Complaints about Russia’s chaotic mobilization mount

LONDON, Sept 24 (Reuters) – The heavily pro-Kremlin editor of Russian news channel RT expressed anger on Saturday that enlistment officers were sending appeal documents to the wrong men, while frustration with military mobilization grew.

Wednesday’s announcement of Russia’s first public mobilization since World War II to shore up its faltering war in Ukraine sparked a border rush, the arrest of more than 1,000 protesters and widespread unease Population.

It is also drawing criticism from the Kremlin’s own official supporters, something almost unheard of in Russia since the invasion began.

Join now for FREE unlimited access to

“It has been announced that soldiers can be recruited up to the age of 35. Summons go to 40-year-olds,” RT editor Margarita Simonyan said on her Telegram channel.

“They exasperate people, as if on purpose, as if out of spite. As if they had been sent from Kyiv.”

In another rare sign of turmoil, the Defense Ministry said Deputy Logistics Minister General Dmitry Bulgakov had been replaced “for transfer to another role” by Colonel General Mikhail Mizintsev, a longtime army officer.

Mizintsev, under UK, EU and Australian sanctions, has been branded by the EU as the ‘butcher of Mariupol’ for his role in orchestrating a siege of the Ukrainian port in early the war that killed thousands of civilians.

Russia appears set to formally annex part of Ukrainian territory next week, according to major Russian news agencies. This follows so-called referendums in four occupied regions of Ukraine which began on Friday. Kyiv and the West denounced the votes as a sham and said the results in favor of annexation were predetermined.


For the mobilization effort, officials said 300,000 troops were needed, with priority given to people with recent military experience and vital skills. The Kremlin denies reports from two foreign-based Russian media that the real target is more than one million.

Ukrainian President Volodymyr Zelenskiy – who has repeatedly urged Russians not to fight – said pro-Moscow authorities knew they were sending people to their deaths.

“Fleeing this criminal mobilization is better than being mutilated and then having to answer in court for having participated in a war of aggression,” he said in Russian on Saturday in a video address.

Russia officially counts millions of former conscripts as reserves – most of the male population of fighting age – and Wednesday’s decree announcing “partial mobilization” gave no criteria for who would be called up.

Reports have emerged of men with no military experience or over conscription age receiving appeal papers, adding to the outrage that has reignited – and banned – anti-war protests.

More than 1,300 protesters were arrested in 38 cities on Wednesday and on Saturday evening more than 740 were arrested in more than 30 cities from St. Petersburg to Siberia, according to independent monitoring group OVD-Info.

Reuters footage from St Petersburg showed police wearing helmets and riot gear pinning protesters to the ground and kicking one before transporting them to pickup trucks.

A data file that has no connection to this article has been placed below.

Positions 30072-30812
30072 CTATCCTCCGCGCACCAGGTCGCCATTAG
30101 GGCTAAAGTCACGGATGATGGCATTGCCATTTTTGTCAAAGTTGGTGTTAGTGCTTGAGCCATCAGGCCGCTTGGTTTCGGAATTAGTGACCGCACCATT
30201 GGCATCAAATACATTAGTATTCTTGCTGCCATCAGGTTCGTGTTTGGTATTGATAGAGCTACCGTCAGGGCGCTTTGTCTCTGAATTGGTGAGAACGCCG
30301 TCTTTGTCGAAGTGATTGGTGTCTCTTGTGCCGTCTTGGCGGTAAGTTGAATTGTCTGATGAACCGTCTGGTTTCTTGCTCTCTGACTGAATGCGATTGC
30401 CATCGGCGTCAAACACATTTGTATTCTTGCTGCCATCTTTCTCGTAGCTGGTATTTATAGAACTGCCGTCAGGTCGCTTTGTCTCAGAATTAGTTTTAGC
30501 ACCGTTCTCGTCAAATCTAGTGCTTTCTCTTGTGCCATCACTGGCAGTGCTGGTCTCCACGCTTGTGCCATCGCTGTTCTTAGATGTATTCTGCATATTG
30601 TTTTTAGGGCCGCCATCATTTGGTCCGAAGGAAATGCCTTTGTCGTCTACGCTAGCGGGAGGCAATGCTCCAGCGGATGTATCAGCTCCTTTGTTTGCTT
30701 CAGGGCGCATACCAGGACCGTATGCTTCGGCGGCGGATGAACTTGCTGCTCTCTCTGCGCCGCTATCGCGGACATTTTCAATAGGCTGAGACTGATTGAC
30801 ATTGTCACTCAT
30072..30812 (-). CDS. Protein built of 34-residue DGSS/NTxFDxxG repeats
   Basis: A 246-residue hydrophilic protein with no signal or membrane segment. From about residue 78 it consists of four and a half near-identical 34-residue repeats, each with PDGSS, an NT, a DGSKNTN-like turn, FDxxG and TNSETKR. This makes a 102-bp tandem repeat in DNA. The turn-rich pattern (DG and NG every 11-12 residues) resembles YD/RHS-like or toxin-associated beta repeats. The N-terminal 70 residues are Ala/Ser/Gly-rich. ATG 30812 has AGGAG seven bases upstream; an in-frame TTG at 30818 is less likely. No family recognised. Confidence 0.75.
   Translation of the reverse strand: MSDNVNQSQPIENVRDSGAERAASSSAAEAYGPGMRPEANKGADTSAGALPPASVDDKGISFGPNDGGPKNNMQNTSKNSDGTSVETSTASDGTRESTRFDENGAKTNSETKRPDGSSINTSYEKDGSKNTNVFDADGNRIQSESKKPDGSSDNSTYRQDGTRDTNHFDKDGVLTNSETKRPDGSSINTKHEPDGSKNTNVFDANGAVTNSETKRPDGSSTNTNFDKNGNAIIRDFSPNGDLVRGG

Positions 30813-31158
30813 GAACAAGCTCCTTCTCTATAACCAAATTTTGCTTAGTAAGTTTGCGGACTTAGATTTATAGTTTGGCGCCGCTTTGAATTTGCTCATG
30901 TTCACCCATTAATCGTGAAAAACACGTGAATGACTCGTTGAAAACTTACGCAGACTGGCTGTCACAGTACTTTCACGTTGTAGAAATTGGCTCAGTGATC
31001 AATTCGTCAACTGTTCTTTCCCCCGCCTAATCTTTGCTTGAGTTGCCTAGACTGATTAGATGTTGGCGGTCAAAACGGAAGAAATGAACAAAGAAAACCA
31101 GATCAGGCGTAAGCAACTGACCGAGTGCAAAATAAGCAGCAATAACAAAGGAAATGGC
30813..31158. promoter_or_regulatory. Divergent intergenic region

Earlier, the head of the Kremlin Human Rights Council, Valery Fadeyev, announced that he had written to Defense Minister Sergei Shoigu asking him to “urgently resolve” the issues.

His Telegram post criticized the way the exemptions were applied and listed instances of improper enlistment, including nurses and midwives with no military experience.

“Some (recruiters) hand in the appeal papers at 2 a.m. as if they think we’re all draft dodgers,” he said.


On Friday, the Department of Defense listed some sectors in which employers could designate personnel for exemptions.

There has been particular outcry among ethnic minorities in remote and impoverished regions of Siberia, where Russia’s professional armed forces have long recruited disproportionately.

Since Wednesday, people have been queuing for hours to enter Mongolia, Kazakhstan, Finland or Georgia, fearing Russia will close its borders, although the Kremlin says reports of an exodus are exaggerated .

Asked by reporters at the United Nations on Saturday why so many Russians were leaving, Foreign Minister Sergey Lavrov stressed the right to freedom of movement.

The governor of Buryatia, a region that borders Mongolia and is home to an ethnic Mongol minority, acknowledged that some had received papers wrongly and said those without military experience or with medical exemptions would be exempt .

On Saturday, Tsakhia Elbegdorj, president of Mongolia until 2017 and now head of the Mongolian World Federation, promised those fleeing conscription, including three Russian Mongolian groups, a warm welcome, and bluntly called on Putin to end the war.

“The Buryat Mongols, Tuva Mongols and Kalmyk Mongols were… used as cannon fodder,” he said in a video, wearing a yellow and blue Ukrainian ribbon.

“Today you are fleeing brutality, cruelty and probably death. Tomorrow you will begin to liberate your country from dictatorship.”

The rushed mobilization and organization of votes in the occupied territories came shortly after a Ukrainian blitzkrieg in the Kharkiv region this month – Moscow’s most brutal war setback.

Join now for FREE unlimited access to

Reuters reporting; Editing by Peter Graff, Frances Kerry, David Ljunggren and Daniel Wallis

Our standards: The Thomson Reuters Trust Principles.

About Georgia Duvall

Check Also

Get 15 bonus freebies with the December issue of Digital Camera mag, including 9 photo tips cards

Digital Camera was launched in 2002 and is the world’s first digital photography magazine. Since …